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Multithreaded File I/O


Sequential Read

For sequential access, I read files from the first to the last byte. With multiple files, each thread read one separate file of 20MB. For a single file access, a file of 200MB was divided in slices of equal length and each thread read one of these slices.

Figure 1(a): Read multiple files sequentially.

Figure 1(b): Read single files sequentially.

In short, the results show that:

  • In case of single disks performance decreases significantly with additional threads
  • Only in the case of a RAID system, up to four threads increases performance significantly

This result was surprising because I have a large application where I was able to reduce the load time for large datasets by more then 35% even on the laptop by introducing multithreading recently. The reason for this is obvious: The application did not only read the file. It also processed the data read, stored it into arrays and lists and so on. Using multiple threads, both cores were utilized by up to 100%. In this case, additional threads did not improve the performance of file access but the overall performance increased, although the main task of the process was reading files.

Random Read

For random read access, I positioned the file pointer at a random position somewhere within the file, then read a block 512 Bytes. I did this 10,000 times for each file in the case of multiple files. In the case of a single file, the 10,000 accesses were divided among all threads.

Figure 2(a): Read multiple files randomly.

Figure 2(b): Read single files randomly.

Reading multiple files random was the only case where the behavior was different after a reboot: When reading the files for the first time, all machines showed increased performance with more threads -- even the laptop performed best with 32 threads. The reason for this is that even the hard drive of the laptop supports Native Command Queuing; this is a perfect example of this technology.

When reading a single file, two threads perform a little bit better than one; on the RAID four threads are even better, but more threads decrease performance on all systems. These results did not differ strongly after a reboot.

Sequential Write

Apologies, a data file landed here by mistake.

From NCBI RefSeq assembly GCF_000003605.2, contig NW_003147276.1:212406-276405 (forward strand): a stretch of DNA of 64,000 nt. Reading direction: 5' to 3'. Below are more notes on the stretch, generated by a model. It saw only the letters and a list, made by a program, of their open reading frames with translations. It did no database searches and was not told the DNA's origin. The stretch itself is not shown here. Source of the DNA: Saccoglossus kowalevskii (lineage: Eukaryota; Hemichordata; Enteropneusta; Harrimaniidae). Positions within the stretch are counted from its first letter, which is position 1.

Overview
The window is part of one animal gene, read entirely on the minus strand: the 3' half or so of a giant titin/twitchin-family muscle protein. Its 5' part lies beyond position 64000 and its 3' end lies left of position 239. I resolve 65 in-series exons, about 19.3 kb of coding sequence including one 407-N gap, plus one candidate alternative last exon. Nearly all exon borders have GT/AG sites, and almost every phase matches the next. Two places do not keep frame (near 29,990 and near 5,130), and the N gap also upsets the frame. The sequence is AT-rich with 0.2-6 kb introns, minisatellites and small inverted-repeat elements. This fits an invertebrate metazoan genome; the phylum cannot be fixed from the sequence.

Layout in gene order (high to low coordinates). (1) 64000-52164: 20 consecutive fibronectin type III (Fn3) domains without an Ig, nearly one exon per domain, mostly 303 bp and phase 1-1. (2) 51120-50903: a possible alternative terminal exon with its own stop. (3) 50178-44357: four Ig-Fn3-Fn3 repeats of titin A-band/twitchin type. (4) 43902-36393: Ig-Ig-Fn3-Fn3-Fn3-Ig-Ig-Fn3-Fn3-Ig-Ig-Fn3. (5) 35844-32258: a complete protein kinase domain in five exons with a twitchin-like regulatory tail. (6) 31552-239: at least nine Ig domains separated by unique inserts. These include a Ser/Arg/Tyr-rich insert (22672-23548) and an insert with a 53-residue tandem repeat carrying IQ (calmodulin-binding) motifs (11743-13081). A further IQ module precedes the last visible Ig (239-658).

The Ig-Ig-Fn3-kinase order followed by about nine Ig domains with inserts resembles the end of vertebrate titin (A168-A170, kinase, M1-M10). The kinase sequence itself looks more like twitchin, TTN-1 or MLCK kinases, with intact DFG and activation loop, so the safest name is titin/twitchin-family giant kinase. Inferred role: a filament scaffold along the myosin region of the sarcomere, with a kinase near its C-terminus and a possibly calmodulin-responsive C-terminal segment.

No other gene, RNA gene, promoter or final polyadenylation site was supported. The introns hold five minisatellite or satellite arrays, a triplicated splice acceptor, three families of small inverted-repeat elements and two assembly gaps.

Files were written from the first to the last byte for sequential access. With multiple files, each thread wrote one separate file of 20MB. For a single file, a file of 200MB was divided in slices of equal length and each thread did write one of these slices. All files existed in full length before the test has been started, but their entire content was overwritten.

Figure 3(a): Write multiple files sequentially.

Figure 3(b): Read single files sequentially.

The results for multiple files are similar to those for sequential read: Performance generally decreases with multiple threads on single disks, but it increases for a RAID system -- in cases of sequentially writing, up to 8 threads. In cases of writing a single file, the results are surprising: It seems that up to 8 threads do not affect performance on single disks and do increase performance on a RAID system. More than 8 threads always decreases performance.

Random Write

For random write access, I positioned the file pointer at a random position within the file, then wrote a block of 512 Bytes. I did this 10,000 times for each file in the case of multiple files. In the case of a single file, the 10,000 accesses were divided among all threads.

Figure 4(a): Write multiple files randomly.

Figure 4(b): Read single files randomly.

The results of random write show that:

  • With multiple files, performance generally increases with more threads. For single disks, there seems to be a saturation with 2-4 threads. For the RAID system, saturation seems to be reached with 8 threads.
  • When writing a single file, two threads perform better than one. On the RAID, four threads are best, but more threads decrease performance on all systems. However, this is less drastic on RAID system.


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